How to put on an over-the-head dog harness:
Check and unbuckle. After you check the harness like before, you'll then need to unbuckle it. If you can't figure out which hole your dog's head is supposed to go through, just look at the instructions that came with this dog harness. While most of them are very similar in concept, some manufacturers do add some of their own ideas into the design so the process of how to put on a dog harness using your own might differ very slightly.
Prepare the D-ring. Some of the pet harnesses can be a bit tricky, but what you need to keep in mind here is that in the end, the D-ring should be positioned on your dog's back and/or chest (again, depending on the specific type of over-the-head harness you're using, which you'll know by checking the guidelines of the item).
Put it on. Now, like you see in the above photo, all you have to do is slide the harness over your dog's head and buckle it on his side. As long as your pooch isn't running away, this couldn't be more simpler.
That's it! As you can see, this is much easier than having your dog step over a harness, so if you're worried about not knowing how to put on a harness on a dog, or your pooch simply won't cooperate, I would recommend starting with an over-the-head harness.
Note: If you need more demonstrations on how to put a dog harness on a dog, you can also check some of my dog harness reviews and their videos. You'll see me dealing with different pet harnesses, putting them on and off, and I provide some tips, too.
- Embark Adventure Dog Harness Review
- EzyDog Chest Plate Dog Harness Review
- Dex Dog EZ Harness Review
- Sleepypod Clickit Utility Dog Car Harness Review
- Your Perfect Puppy Harness Review
3. Proper Dog Harness Fit
Making sure that you get the proper fit is crucial, so you'll need to measure your dog.
If the dog harness is too loose, your pet could slip out of it. If it's too tight, the dog could experience chaffing or the harness could cut into his skin. A pet harness that is too tight could also restrict your dog's range of motion, making it painful for him to walk.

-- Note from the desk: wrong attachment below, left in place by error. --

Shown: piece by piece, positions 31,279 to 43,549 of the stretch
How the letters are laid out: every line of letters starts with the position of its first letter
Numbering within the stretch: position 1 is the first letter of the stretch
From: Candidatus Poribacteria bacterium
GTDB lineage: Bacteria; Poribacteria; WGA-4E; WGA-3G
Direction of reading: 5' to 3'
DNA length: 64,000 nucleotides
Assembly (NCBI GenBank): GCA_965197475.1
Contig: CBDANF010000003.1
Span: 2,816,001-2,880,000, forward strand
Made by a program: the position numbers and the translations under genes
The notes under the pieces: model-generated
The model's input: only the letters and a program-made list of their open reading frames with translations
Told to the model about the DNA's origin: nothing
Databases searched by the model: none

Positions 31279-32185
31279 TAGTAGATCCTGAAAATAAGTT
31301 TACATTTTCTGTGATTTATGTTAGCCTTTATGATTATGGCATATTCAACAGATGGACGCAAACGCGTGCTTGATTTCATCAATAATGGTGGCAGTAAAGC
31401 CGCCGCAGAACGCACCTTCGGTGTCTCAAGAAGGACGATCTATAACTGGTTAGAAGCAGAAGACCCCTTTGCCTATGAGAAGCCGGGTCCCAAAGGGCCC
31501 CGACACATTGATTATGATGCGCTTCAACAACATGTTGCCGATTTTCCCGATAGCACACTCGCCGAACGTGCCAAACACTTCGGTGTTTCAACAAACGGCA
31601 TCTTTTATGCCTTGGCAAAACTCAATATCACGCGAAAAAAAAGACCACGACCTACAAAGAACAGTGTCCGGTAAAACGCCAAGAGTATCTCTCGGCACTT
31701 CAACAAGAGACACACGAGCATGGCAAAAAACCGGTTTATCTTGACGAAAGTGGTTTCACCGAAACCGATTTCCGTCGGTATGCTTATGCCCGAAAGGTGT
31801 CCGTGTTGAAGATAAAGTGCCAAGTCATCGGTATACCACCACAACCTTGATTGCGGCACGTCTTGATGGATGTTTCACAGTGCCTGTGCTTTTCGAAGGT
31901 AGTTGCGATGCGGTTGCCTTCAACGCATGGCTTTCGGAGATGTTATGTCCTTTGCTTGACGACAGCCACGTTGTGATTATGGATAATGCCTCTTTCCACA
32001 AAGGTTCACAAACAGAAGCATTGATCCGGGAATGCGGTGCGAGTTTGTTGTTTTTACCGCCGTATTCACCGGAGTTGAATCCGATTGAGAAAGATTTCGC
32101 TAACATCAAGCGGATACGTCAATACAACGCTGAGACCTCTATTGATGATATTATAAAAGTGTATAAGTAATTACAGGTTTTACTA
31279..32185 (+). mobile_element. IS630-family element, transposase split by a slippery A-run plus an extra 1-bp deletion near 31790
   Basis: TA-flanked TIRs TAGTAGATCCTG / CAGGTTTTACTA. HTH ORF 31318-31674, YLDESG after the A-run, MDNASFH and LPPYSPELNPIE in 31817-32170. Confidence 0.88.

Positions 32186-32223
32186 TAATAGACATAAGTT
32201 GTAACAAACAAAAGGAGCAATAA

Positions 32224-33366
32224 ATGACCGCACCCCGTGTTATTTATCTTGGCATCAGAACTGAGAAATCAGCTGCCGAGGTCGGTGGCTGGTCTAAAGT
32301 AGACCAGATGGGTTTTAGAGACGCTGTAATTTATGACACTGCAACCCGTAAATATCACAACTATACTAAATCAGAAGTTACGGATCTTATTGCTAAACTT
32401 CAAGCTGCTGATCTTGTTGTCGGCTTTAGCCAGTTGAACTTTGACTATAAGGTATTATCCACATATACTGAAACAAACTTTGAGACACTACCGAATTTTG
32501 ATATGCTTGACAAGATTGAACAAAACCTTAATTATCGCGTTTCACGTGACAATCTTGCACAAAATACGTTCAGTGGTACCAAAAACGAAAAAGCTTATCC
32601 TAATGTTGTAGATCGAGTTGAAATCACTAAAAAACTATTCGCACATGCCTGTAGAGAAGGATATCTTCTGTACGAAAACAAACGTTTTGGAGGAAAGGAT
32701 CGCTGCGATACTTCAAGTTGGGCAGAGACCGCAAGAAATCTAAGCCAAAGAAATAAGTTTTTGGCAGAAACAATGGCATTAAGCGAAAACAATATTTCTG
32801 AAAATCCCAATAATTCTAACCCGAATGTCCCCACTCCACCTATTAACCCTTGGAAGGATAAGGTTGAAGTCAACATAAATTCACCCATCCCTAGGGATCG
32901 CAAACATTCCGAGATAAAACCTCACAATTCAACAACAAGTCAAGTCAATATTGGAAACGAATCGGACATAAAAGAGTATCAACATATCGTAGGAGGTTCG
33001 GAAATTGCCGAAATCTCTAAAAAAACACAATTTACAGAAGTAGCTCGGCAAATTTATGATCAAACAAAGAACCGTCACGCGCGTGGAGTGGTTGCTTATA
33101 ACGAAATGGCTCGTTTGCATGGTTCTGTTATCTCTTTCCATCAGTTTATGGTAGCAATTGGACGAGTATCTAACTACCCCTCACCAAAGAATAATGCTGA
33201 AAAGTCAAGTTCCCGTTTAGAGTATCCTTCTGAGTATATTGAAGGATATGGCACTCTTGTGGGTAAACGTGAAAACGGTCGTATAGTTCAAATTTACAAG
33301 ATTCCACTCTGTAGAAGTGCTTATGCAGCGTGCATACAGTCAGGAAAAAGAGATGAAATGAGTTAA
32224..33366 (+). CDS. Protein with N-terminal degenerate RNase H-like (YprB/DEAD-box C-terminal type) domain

Depending on the type and style of harness that you purchase, there may be 2, 4, 6 or even more adjusting points. These adjusting points work with a sliding buckle, just like traditional dog collars. Simply slide the material through the buckle and pull tight.
As you see in my video above, you'll need to adjust all of these points; not just one or two. At every adjustment point you'll need to make sure that the strap is tight. Always check the manufacturer's guidelines in case they have specific recommendations for this.
When it comes to harness adjustment, you'll want it just tight enough so that you can slip two fingers in between the dog harness and your pet's body easily. This is the same rule typically applied when fitting a dog collar, and this is crucial for a proper and safe fit.
Once all the adjustment points have been individually tightened, check the fit of the entire harness. Try to slide it around. It should NOT slide back and forth across your dog's body or chest. Gently pull the harness towards your dog's head – it should not slide up over the dog's shoulders either.
Once you've put on a harness and done your check-ups, then you're done. The next time will be much easier and simpler after you know all the steps, and your pup is going to be more cooperative, too.
Learning how to put on a dog harness is a bit of a process at first, but the good news is that you should only have to do it once. You'll want to double check the fit every time you secure the harness on your pet, but you shouldn't have to make adjustments unless your dog grows or gains/loses weight.